>> that's right. alex , that was apparently in his high school yearbook. the smart move, whether you're a dog day afternoon in a bank robbery , whatever, the barricade situation is never the one you want to be in. ultimately the barricade situation falls. you fall. never set up a barricade which looks like what he put himself into and the tea party .

    >> mcconnell's plan is evidence of how far off the rails this is. he's painted himself effectively into a corner.

    >> paint of picture of eric cantor . tell us about him.

    >> okay. first of all, constitutionally, a big comparison being made now is between the president and eric cantor . they are constitutionally as far off as two people could be. aside from the yearbook quote, eric cantor is notoriously partisan, brash, up and comer and remember in 2009 , this is the guy that circled the republicans and got them to vote against a bill. stimulus bill. not known as a party crossing, across the aisle bipartisan minded fellow in congress.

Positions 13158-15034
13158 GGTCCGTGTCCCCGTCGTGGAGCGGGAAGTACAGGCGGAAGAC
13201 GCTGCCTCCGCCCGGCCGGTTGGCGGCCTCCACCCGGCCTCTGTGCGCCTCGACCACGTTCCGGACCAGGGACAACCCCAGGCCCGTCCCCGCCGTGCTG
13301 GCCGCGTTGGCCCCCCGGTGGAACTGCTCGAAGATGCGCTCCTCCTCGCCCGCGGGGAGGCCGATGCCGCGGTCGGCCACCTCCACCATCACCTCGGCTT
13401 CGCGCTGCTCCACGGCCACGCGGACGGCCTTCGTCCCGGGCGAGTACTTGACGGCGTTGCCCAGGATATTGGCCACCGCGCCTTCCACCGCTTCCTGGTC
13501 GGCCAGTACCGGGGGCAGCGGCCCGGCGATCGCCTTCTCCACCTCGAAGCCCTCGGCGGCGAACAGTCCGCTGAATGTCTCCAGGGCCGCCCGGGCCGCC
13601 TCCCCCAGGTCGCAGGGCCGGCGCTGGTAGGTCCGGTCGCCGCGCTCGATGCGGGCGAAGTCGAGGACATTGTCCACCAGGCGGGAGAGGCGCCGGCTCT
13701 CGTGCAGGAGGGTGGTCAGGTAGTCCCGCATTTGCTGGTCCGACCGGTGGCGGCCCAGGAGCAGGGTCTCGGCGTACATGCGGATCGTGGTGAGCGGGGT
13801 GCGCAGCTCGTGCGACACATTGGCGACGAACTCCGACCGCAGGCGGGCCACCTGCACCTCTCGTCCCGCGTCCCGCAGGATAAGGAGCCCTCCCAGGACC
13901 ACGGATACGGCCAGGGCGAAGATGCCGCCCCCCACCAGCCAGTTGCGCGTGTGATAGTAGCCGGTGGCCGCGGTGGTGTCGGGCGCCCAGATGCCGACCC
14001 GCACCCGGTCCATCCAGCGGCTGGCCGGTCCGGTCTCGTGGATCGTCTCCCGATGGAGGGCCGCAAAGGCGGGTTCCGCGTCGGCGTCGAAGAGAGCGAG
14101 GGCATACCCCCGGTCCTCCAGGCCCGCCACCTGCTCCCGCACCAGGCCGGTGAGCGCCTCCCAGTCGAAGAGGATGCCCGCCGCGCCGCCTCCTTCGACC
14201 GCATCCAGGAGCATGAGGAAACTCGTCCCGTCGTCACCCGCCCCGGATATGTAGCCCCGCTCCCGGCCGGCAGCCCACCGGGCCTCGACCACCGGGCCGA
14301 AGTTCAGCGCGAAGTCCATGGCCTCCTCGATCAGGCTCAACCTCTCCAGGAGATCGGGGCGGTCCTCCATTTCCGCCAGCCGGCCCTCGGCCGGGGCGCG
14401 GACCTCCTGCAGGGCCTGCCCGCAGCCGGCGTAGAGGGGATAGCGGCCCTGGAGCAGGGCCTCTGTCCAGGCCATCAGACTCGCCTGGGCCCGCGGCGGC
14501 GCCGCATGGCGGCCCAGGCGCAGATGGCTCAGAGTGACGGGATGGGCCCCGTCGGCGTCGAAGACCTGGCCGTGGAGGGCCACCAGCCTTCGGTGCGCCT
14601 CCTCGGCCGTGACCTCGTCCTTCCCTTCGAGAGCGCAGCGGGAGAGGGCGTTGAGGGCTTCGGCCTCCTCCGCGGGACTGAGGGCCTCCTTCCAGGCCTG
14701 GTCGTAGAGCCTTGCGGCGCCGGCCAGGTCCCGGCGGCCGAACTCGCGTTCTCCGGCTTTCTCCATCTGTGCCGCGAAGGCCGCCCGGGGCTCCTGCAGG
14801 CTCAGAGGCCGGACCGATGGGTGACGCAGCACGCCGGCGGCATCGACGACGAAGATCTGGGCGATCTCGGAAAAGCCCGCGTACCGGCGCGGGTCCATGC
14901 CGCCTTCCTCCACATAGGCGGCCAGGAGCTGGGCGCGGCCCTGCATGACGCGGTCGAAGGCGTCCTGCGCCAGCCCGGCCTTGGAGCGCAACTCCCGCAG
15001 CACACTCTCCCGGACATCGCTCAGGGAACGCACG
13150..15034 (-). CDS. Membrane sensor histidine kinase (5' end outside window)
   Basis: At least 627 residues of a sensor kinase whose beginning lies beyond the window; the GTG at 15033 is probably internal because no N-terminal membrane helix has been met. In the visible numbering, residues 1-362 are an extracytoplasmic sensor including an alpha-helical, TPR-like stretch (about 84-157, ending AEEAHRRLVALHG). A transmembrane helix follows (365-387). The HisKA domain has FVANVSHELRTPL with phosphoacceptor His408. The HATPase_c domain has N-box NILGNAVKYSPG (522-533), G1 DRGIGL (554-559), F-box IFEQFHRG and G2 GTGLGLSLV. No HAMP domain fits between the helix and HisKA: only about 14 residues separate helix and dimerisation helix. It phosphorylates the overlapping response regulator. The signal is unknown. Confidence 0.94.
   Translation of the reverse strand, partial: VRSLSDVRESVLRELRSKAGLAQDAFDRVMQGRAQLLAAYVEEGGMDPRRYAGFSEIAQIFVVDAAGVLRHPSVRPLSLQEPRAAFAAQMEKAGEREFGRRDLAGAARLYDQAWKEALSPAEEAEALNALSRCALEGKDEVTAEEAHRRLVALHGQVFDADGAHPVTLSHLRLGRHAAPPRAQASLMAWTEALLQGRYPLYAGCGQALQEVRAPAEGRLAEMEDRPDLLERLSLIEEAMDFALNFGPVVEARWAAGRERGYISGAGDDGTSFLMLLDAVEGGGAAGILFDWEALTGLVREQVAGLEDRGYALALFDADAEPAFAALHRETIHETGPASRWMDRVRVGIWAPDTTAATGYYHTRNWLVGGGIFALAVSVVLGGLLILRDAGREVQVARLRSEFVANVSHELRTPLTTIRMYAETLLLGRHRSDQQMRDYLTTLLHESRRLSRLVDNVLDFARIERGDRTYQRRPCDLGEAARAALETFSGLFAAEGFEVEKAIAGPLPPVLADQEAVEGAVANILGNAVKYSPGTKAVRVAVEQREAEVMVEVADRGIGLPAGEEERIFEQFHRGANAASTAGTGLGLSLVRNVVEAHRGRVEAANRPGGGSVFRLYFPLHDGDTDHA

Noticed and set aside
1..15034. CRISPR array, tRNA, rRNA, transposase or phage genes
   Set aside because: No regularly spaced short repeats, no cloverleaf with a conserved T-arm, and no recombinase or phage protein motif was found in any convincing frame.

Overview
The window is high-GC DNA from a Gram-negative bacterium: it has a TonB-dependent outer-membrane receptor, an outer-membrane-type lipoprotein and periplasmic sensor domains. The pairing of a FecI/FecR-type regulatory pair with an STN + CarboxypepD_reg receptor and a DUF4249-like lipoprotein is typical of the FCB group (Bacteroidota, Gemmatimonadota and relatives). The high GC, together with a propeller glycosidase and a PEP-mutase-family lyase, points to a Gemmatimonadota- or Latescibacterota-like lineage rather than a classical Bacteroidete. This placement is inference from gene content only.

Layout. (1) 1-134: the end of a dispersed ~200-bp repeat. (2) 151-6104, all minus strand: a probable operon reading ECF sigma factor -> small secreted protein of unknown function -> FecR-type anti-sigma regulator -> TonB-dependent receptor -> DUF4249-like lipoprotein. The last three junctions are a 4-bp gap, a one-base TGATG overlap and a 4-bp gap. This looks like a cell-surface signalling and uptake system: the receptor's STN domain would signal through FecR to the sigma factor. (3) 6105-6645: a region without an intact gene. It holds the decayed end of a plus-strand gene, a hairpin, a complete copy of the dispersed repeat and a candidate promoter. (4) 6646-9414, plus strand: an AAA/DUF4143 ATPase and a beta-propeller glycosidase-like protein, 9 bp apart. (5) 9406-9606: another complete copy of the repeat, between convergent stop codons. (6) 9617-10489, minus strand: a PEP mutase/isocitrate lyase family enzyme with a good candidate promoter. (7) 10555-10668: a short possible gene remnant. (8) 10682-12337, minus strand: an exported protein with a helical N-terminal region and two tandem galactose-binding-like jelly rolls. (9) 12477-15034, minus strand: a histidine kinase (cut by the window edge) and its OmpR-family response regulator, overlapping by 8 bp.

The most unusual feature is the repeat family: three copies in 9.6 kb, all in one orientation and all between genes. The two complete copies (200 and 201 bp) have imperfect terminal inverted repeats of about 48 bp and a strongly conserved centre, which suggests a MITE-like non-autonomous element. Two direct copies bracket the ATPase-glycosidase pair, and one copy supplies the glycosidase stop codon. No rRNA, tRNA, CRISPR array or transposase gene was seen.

>> he knows which way the wind is blowing in this party? he's smart?

    >> to some degree, powerful. got john boehner to walk back from a broader package. he yields influence because he's the face of the tea party .

    >> speaking for himself, told his version ever the event to reporter, saying the president stormed out of the meeting, his own meeting at the white house and cantor said, " obama , the way they talk answer the president, got agitated seemingly and sat there long enough and no other president, ronal reagan would sit there like this. this and that, he's reached the point something's got to give and he said to me, eric, don't call my bluff , i'm going to the american people with this". there you have it pap democratic aide rebutted that story saying for somebody that knows how to walk out of a meeting you think he'd know it when he saw it. re rutdly interrupted the president three times while the president was wrapping up the meeting. ron reagan two different accounts of the meeting pup one putsz the president in a good light. the other one is eric cantor putting himself in a very good light.